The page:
Moving Forward in GME Reform: A 4 + 1 Model of Resident Ambulatory Training
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Traditional ambulatory training models have limitations in important domains, including opportunities for residents to learn, fragmentation of care delivery experience, and satisfaction with ambulatory experiences. New models of ambulatory training are needed.
To compare the impact of a traditional ambulatory training model with a templated 4 + 1 model.
A large university-based internal medicine residency using three different training sites: a patient-centered medical home, a hospital-based ambulatory clinic, and community private practices.
Residents, faculty, and administrative staff.
Development of a templated 4 + 1 model of residency where trainees do not attend to inpatient and outpatient responsibilities simultaneously.
A mixed-methods analysis of survey and nominal group data measuring three primary outcomes: 1) Perception of learning opportunities and quality of faculty teaching; 2) Reported fragmentation of care delivery experience; 3) Satisfaction with ambulatory experiences. Self-reported empanelment was a secondary outcome. Residents’ learning opportunities increased (p = 0.007) but quality of faculty teaching was unchanged. Participants reported less fragmentation in the care residents provide patients in the inpatient and outpatient setting (p < 0.0001). Satisfaction with ambulatory training improved (p < 0.0001). Self-reported empanelment also increased (p < 0.0001). Results held true for residents, faculty, and staff at all three ambulatory training sites (p < 0.0001).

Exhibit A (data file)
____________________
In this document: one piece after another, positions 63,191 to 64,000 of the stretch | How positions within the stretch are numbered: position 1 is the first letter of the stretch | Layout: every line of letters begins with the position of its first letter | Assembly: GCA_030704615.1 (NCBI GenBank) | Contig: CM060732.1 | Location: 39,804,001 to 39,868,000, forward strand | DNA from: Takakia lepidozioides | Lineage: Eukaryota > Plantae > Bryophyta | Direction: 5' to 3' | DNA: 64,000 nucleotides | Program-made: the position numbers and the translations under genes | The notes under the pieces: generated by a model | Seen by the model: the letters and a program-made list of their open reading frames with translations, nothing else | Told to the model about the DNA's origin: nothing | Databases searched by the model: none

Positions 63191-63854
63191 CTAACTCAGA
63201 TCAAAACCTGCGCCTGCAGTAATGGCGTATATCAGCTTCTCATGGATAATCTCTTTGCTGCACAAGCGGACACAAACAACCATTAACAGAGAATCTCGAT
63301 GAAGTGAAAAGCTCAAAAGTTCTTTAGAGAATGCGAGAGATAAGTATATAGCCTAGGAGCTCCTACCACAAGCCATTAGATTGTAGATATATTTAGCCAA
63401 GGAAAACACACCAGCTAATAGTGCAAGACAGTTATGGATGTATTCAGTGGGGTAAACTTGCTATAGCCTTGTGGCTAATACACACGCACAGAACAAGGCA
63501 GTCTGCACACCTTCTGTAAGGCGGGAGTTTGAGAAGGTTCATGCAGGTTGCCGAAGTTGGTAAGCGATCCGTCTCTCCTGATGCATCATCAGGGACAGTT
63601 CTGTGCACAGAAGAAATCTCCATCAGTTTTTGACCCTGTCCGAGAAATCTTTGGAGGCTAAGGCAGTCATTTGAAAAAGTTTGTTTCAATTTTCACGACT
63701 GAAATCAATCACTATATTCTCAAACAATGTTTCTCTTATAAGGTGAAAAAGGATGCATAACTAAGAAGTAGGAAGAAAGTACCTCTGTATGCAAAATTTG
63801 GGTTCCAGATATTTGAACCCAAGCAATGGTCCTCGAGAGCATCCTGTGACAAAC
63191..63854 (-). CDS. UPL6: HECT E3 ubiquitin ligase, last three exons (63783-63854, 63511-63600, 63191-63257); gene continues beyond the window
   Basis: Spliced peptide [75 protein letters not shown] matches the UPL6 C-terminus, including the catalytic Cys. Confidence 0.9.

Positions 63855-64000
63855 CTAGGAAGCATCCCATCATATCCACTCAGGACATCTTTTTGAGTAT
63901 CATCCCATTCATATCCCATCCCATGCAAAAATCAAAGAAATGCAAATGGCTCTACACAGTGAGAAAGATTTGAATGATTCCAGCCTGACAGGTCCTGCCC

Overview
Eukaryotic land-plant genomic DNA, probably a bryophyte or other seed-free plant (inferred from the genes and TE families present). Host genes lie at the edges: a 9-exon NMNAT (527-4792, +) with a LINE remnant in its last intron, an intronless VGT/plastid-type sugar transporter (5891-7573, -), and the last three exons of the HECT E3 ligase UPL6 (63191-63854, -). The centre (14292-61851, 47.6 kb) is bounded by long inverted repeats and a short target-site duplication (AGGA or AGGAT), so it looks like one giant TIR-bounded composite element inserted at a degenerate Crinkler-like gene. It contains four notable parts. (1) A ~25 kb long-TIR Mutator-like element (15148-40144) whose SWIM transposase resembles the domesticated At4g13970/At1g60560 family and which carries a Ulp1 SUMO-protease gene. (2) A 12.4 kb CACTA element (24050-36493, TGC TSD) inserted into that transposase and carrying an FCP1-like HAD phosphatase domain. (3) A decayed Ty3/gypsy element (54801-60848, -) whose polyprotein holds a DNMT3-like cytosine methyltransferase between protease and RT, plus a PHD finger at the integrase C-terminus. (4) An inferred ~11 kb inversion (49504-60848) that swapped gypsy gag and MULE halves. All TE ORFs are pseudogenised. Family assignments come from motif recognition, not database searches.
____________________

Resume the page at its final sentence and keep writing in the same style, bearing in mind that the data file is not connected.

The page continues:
A 4 + 1 model increased resident time in ambulatory continuity clinic, enhanced learning opportunities, reduced fragmentation of care residents provide, and improved satisfaction with ambulatory experiences. More studies of similar models are needed to evaluate effects on additional trainee and patient outcomes.
KEY WORDSambulatory training 4 + 1 model
The authors wish to acknowledge the following people for their support in the creation of the 4 + 1 model and the use of survey questions: Dr. Jeffrey Weiss, Program Director, Internal Medicine Residency at Tulane University; Dr. Marc Shalaby, Program Director, Internal Medicine Residency at Lehigh Valley; and Dr. Linda Roth, Department of Family Medicine, Wayne State University.
The authors would also like to thank the residents, chief residents, and administrative staff of the Hofstra North Shore LIJ IM Residency Program for their flexibility in transitioning to a new model of residency training and Rinkal Sundhani for her editorial assistance with this manuscript.
Conflict of Interest
The authors declare that they do not have a conflict of interest.
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